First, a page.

Can Stigmas Help Fuel Disease Outbreaks?

In more primitive times, stigmatization used to be a helpful evolutionary adaptation. In a more civilized age, it could be an illness amplifier.
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Island of Spinalonga, a former leper colony. (Photo: Public Domain)

Island of Spinalonga, a former leper colony. (Photo: Public Domain)

Back when humans clustered in close-knit family groups and had only rare interactions with strangers along their vast migratory paths (pretty much exclusively to trade or to kill), ostracizing the diseased had clear evolutionary payoffs. A member of the group suffering from an infectious illness could be identified and isolated on the basis of symptoms, or even altogether abandoned in a remote stretch of wilderness. The loners would probably succumb to the elements or die of starvation, but if not, they'd have a difficult time joining or capturing the attention of a new group. Isolation halted the transmission of infection, and entire groups were spared from the scourge of the disease.

At the end of the day, the most callous were the most evolutionarily fit.

In a densely packed civilization where human contact is common and advanced medical care available, the motivation to stigmatize infectious diseases no longer provides any societal benefit.

But we don't live in caves anymore. In a densely packed civilization where human contact is common and advanced medical care available, the motivation to stigmatize infectious diseases no longer provides any societal benefit. The natural inclination can even amplify transmission and increase the risk of a dangerous epidemic, according to a new paper published in Communication Studies by Penn State University communications professor Rachel Smith and biology professor David Hughes, both researchers at the institution's Center of Infectious Disease Dynamics.

In modern times, the stigmatized will often come into contact with strangers and might even find an ostracized group to connect with instead of seeking treatment, leading to a cascading effect. "If infected persons shift their interactions to spend more time with each other, they may infect each other with different strains of a disease," the authors write. "Co-infections can lead to new strains that are more lethal and/or more infectious." Additionally, anxieties about their impending excommunication may trigger rises in cortisol levels, weakening the immune system and potentially producing more dangerous strains.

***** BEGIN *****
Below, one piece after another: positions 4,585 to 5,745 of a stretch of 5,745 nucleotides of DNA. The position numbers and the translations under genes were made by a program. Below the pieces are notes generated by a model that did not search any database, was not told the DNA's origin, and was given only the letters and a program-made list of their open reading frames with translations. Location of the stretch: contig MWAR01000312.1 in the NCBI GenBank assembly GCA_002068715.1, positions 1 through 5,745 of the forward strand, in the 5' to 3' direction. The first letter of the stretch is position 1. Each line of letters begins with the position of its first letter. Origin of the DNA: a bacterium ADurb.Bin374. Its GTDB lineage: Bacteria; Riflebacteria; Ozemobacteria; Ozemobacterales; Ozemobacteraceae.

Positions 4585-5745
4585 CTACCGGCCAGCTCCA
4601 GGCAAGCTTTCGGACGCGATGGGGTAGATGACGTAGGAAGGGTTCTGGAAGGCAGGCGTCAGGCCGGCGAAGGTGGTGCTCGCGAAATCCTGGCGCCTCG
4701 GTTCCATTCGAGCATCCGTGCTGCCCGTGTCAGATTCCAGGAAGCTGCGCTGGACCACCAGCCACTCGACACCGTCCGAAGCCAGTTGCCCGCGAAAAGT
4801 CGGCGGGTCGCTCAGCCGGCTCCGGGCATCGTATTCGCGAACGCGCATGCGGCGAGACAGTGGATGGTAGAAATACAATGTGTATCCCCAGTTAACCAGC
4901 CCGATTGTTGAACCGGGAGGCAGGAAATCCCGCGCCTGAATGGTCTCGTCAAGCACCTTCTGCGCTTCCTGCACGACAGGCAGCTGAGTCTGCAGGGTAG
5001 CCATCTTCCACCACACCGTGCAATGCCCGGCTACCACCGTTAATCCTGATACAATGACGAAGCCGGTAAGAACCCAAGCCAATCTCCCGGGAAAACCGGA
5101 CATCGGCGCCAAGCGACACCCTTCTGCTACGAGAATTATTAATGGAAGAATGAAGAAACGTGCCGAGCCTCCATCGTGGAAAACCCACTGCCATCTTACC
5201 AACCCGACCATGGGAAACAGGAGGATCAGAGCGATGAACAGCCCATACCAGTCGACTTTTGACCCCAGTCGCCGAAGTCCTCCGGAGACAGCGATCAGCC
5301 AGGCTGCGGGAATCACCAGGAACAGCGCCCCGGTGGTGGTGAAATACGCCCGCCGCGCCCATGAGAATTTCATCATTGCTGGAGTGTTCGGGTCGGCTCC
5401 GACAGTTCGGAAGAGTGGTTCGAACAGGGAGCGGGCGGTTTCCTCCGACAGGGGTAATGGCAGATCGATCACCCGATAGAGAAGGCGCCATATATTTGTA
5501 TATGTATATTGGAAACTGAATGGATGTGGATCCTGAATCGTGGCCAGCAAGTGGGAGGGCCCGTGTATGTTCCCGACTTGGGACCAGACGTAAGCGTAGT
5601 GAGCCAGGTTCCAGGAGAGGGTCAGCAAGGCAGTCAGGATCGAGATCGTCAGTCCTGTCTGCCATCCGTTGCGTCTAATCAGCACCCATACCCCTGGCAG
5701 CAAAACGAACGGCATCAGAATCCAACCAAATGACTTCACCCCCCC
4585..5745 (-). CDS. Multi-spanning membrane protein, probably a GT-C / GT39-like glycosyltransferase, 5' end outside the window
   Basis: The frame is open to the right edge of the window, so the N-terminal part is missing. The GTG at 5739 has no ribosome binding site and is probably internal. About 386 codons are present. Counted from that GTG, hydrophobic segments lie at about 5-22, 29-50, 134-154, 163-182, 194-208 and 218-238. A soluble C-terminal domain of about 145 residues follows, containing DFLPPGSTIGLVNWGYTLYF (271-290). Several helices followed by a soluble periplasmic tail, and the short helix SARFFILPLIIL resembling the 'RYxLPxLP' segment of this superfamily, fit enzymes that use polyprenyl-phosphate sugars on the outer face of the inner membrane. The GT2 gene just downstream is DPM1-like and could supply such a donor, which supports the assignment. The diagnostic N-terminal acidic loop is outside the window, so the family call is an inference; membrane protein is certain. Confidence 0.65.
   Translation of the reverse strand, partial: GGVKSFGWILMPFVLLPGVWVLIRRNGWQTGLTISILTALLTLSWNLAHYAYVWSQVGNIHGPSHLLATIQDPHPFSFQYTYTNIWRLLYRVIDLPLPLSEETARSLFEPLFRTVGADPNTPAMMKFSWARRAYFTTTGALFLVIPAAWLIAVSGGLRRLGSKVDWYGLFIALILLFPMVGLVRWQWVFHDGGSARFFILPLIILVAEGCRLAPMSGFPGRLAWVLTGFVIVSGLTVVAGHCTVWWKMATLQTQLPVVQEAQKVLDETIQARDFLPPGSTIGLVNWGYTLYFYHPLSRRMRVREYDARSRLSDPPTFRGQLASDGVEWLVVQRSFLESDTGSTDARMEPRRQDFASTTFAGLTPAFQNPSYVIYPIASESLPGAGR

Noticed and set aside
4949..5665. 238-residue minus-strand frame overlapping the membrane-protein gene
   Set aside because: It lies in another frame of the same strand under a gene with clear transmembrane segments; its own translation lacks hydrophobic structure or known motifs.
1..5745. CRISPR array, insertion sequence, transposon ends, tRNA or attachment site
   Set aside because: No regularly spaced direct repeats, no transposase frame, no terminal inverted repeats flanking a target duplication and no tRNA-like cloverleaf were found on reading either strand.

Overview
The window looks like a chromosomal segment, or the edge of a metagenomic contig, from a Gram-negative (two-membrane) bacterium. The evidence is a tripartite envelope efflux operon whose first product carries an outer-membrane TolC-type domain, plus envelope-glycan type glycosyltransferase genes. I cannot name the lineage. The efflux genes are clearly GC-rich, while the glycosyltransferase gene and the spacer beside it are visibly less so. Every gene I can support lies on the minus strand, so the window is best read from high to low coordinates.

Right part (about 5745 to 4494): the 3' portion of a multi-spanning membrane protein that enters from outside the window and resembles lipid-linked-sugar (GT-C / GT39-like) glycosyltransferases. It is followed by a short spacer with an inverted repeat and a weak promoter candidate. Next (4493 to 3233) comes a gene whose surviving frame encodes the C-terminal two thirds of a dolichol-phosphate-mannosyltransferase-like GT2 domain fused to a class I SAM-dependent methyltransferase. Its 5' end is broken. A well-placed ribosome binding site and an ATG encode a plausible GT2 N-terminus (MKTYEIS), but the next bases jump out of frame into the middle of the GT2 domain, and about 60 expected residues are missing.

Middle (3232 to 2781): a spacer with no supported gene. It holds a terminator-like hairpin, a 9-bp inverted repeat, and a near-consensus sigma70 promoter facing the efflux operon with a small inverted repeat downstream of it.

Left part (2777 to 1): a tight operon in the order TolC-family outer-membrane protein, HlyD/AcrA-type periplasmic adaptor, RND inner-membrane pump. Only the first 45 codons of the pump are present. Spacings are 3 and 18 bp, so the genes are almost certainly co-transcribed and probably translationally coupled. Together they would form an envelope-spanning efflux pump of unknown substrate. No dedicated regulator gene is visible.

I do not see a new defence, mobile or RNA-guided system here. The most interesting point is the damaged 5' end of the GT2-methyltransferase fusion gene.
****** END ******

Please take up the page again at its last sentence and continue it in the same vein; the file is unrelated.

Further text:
Stigmas against infectious diseases may also create a major lag time between the outbreak and the discovery of the cause. Public health officials and the media may frame messaging about the outbreak around an infected subset of the population, which squanders time that could be spent containing transmission. Back in 1993, the Four Corners region saw "a lethal respiratory infection," which was branded as the Navajo flu. Investigators later found that it was actually the hanta virus, which is transmitted by mice.

Recent research indicates that it's "extremely difficult" to kill existing stigmas, according to Smith, but some of her

other work

 indicates that stigma avoidance for new diseases can be achieved by focusing alerts on general health rather than specific people.


But will people really go against a strong evolutionary inclination? "

Evolution is an important force in human behavior, but by no means a deciding one," Hughes, the co-author, explains in an email. "Just think of contraception or adoption. Both healthy choices driven by cultural rules and not the response of behavior to evolutionary pressures to maximize reproduction. So, although stigmas might have played a positive role ancestrally, they do not now and so we can culturally jettison them."

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